4 months ago ·
by Donna ·
There is a lot of great information about insurance. However, there are also a lot of insurance myths. For example, many people think that they will have to pay more for insurance if they drive a red car. They may also think that their belongings are covered by their landlord’s insurance if they live in an apartment. That is why it is important to separate the fact from the fiction.
Myth: Your Insurance Will Increase if You Have a Red Car
Fact: This is one of the most common insurance myths. The color of your car does not have any effect on the amount of money that you will spend on car insurance. The safety features of your car as well as the make and model will determine how much money you will have to spend on insurance.
Myth: If You get Into an Accident While in a Rental Car, Then It Will be Covered By Insurance
Fact: Rental reimbursement will not automatically cover the accident. It is a form of insurance that you will have to purchase separately.
Myth: You Will Not Have to Make any More Car Payments if You Total Your Accident
Fact: The value of a car can depreciate quickly. In many cases, a car is worth less than what a person owes on the car. There is a type of insurance called loan/lease gap insurance. It will pay the balance of your vehicle if you total it, and it is worth less than what you owe on it.
Myth: Your Landlord’s Policy Will Cover Your Vehicle
Fact: Your landlord’s insurance will pay for damages that are done to the structure. You will have to get a renter’s insurance policy for your belongings.
Myth: The Market Value of Your Home is the Maximum Homeowners Insurance Coverage That You Need
Fact: The cost of rebuilding a home is usually more than the market value. You will not only need to consider the cost of your home, but you will also need to consider the cost of labor. You will also need to consider the cost of construction.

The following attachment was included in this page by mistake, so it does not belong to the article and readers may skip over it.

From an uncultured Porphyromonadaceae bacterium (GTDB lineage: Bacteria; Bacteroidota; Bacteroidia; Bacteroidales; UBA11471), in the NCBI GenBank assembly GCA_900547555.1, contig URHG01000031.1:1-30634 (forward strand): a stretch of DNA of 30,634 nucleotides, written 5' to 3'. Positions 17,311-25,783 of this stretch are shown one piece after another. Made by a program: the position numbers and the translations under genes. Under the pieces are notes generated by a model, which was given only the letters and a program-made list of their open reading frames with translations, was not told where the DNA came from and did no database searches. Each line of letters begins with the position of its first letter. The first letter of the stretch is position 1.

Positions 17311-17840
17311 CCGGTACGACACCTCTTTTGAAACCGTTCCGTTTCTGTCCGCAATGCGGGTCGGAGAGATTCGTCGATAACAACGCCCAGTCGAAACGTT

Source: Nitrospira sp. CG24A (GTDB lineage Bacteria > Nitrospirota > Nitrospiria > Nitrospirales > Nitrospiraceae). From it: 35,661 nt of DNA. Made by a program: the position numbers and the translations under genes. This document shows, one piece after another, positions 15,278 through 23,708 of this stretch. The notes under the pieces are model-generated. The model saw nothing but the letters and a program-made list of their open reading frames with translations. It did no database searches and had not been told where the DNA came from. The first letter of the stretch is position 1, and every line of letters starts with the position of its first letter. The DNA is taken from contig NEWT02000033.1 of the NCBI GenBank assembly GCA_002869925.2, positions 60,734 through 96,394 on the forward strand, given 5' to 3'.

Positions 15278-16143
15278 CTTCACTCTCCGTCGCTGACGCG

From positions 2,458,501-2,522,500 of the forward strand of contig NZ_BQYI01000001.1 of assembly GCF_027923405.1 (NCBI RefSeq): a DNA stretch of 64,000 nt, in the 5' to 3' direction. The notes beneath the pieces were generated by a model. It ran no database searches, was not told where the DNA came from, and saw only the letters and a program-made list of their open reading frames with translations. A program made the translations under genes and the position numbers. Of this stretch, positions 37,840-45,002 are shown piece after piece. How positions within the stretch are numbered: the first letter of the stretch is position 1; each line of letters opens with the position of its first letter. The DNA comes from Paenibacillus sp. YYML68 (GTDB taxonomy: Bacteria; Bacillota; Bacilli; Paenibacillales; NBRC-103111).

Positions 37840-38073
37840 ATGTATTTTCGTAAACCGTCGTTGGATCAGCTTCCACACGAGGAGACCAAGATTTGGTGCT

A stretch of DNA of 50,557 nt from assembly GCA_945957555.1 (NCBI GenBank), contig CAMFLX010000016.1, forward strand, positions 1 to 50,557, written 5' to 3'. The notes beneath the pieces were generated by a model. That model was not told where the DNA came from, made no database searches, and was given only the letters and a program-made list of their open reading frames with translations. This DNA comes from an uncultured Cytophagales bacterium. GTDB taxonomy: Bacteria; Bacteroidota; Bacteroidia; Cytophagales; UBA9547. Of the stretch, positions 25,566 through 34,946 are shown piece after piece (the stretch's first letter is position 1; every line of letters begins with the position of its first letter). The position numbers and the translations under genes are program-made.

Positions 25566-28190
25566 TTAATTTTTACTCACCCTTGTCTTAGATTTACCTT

Myth: Floods are Typically Covered by Home Insurance
Fact: Floods are not covered by your home insurance policy. You are required to purchase a separate policy if you live in an area that is prone to floods. Even if your area is not prone to flooding, it is still a worthwhile investment.
Myth: You Will Get New Belongings if Your Old Ones are Destroyed
Replacement Cost Value and Actual Cash Value are not the same. If your belongings are damaged, then you will need Replacement Cost Value to get new ones. Actual Cash Value will cover what the belongings are actually worse.
Myth: The Stated Value of Your Scheduled Items is What You Will be Paid
Fact: If you have jewelry or other high-value item, then you may only be reimbursed up to what the current Replacement Cost Value is. The stated value is not a guaranteed amount.
Myth: Your Car Insurance Will Cover You the Entire Time You Work for a Ridesharing Service
Fact: There is a small gap between the time that your car insurance coverage ends and the ride sharing coverage begins. For example, you turn on your ridesharing app and are looking for passengers. You may not be insured until you get a passenger. Every ridesharing company has a different policy.
Myth: There is no Need for an Insurance Agent
Fact: An insurance agent can help you get the best plan for your needs and budget.
5 months ago ·
by Donna ·
Making a claim against your auto or homeowners insurance will likely trigger a visit from claim adjusters. The adjuster acts as a go-between tasked with the responsibility of gathering information and reporting back to the insurance company for processing. Most adjusters in the modern era don’t have the authority to settle claims on the spot.